Showing posts from May, 2012

The Man and the Little Girl Part 2

日本語版はこちらをクリック The Man and the Little Girl Part 2       The girl was exposed to actual listening, speaking and reading. That time, she had been attending a Philippine school for 2 years. The girl learned grammar through actual listening, speaking and reading a lot, that's why she was able to apply the grammar rules instinctively. She did not need to dissect the sentence to know which word would fit in the blank. The man, however, had to first study the form of the sentence and all its elements before he could figure out which word was the best answer. And may I please mention that the man started studying English in Junior High School. If we do our Math--- the man had more years of experience in learning English than the girl had, but the girl spoke English a lot more fluently than the man did, not to mention that she was a lot better in answering TOEIC questions.        The truth is, a lot of students spend so much time, money and effort memorizing grammar rules a

The Man and the Little Girl

日本語版はこちらをクリック The Man and the Little Girl                      Long time ago, when I was still working as a private tutor,  there was a foreign student ( NOT Japanese ) who asked me to teach him TOEIC. I answered in the affirmative, of course.  To determine his level, I gave  him a mock TOEIC exam. One of the questions was: Question: Customers who need ______lengthy documents over the Internet should have their network connection configured to optimize large data transfers. A.    receive    B.    to receive.    C.    receiving     D.   reception           The  student first asked  me to explain the meaning of the word configure. Next, he dissected the sentence:  he underlined the main subject, bracketed the relative clause, determined the verb for the relative pronoun, determined the main verb in the sentence,  dug through his brain cells for the functions of infinitives and he could recall that an infinitive can function as a noun and as a noun, it can functi

Is Pronunciation Just A Trivial Matter?

日本語版はこちらをクリック What...did you say???!!! Learning a language is like cutting a path through a thick forest. The more often the path is traversed, the easier the journey becomes. But a literal cutting of a path through a forest poses a lot of challenges. In the same way, traversing the so-called English road poses a lot of challenges and hindrances. One thing that impedes a student's "English Journey" is the differences in pronunciation. We all use the same speech organs. It's just that, we use them differently. For some students, the sounds of R and L are the same, so this becomes a hindrance for them. It's common for them to say RACE when they really mean LACE. When their teacher dictates the word CLOUD, they write CROWD and vice versa. To deal with this, is it all right to ask students to identify and memorize the sound symbols? Or is it all right to show them pictures of the different speech organs such as the lungs, the larynx, the vocal f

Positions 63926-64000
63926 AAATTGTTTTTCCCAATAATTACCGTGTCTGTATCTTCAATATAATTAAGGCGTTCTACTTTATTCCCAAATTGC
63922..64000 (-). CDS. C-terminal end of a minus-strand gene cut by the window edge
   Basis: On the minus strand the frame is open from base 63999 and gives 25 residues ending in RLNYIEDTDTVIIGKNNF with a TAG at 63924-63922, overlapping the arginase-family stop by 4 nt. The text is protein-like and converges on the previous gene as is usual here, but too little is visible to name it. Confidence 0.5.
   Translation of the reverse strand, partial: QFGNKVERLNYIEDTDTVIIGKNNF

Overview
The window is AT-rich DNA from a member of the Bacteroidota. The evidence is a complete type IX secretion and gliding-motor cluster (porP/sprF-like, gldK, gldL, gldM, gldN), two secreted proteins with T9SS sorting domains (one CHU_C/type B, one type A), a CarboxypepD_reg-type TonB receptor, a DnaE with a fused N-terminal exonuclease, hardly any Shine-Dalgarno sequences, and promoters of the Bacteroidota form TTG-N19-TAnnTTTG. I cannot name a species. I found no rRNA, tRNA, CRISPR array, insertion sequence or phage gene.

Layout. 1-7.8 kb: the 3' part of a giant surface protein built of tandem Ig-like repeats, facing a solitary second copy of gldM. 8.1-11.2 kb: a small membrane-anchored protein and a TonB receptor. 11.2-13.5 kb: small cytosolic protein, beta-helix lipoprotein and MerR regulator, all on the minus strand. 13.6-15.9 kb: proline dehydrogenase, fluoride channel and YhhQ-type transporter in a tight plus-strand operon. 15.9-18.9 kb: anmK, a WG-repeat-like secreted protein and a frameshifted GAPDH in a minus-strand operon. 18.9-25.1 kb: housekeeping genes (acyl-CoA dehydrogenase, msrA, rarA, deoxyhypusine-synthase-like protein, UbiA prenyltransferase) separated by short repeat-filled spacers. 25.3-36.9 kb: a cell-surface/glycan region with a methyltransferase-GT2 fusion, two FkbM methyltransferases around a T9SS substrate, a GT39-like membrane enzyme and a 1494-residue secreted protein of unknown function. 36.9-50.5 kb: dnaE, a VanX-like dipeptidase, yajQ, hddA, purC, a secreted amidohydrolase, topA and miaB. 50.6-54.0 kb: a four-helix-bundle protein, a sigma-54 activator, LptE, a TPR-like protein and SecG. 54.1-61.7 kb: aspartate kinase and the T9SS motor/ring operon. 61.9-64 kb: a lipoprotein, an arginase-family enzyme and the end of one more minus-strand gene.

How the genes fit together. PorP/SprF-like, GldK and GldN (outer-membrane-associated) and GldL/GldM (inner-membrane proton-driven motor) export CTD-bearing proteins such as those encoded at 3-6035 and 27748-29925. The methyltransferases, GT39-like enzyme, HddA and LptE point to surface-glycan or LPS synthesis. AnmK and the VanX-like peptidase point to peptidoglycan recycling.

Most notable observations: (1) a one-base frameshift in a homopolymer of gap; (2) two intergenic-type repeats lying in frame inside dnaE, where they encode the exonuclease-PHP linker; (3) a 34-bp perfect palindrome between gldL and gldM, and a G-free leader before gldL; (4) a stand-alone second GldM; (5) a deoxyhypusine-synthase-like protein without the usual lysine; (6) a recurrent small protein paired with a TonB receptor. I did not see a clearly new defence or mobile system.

Factors That Hinder A Student's Progress in Learning English

日本語版はこちらをクリック ------------------------------------------------------------------------------------------------------------ - Factors That Hinder A Student's Progress in Learning English "...  English...  is the  dominant language  or in some instances even the required  international language  of communications, science, information technology, business, seafaring, aviation,  entertainment, radio and diplomacy." - - Wikipedia Concise Oxford ENGLISH Dictionary defines language as the method of human communication, either spoken or written, consisting of the use of words in a structured and conventional way.           Imagine this: A young man packed his suitcase. He double-checked the amount of money in his bank account. It's his hard earned money and he had been saving it for his future. He hailed a taxi to the airport, got on the plane and soon, the plane was soaring in the air, taking him to a country he had never visited before. O

English and the Philippines

“GlobalEnglish Corporation…announced the results of its annual Business English Index, the only index that measures the Business English Proficiency (of non-native English speakers) in the workplace.”               "Only the Philippines attained a score above 7.0, a BEI level within range of a high proficiency that indicates an ability to take an active role in business discussions and perform relatively complex task.” The sentences quoted above are actually excerpts of a news article that circulated a few days ago. Yes, with a total of 108,000 test takers from 76 countries, the Philippines, with a score of 7.11, topped the exam and was thus declared as the best country in terms of Business English Proficiency. (The test, I would like to clarify, was given only to non-native English speakers.) One might wonder how the Philippines, a small Southeast Asian country often pictured as a dangerous and poor country, emerged as the champion in this field.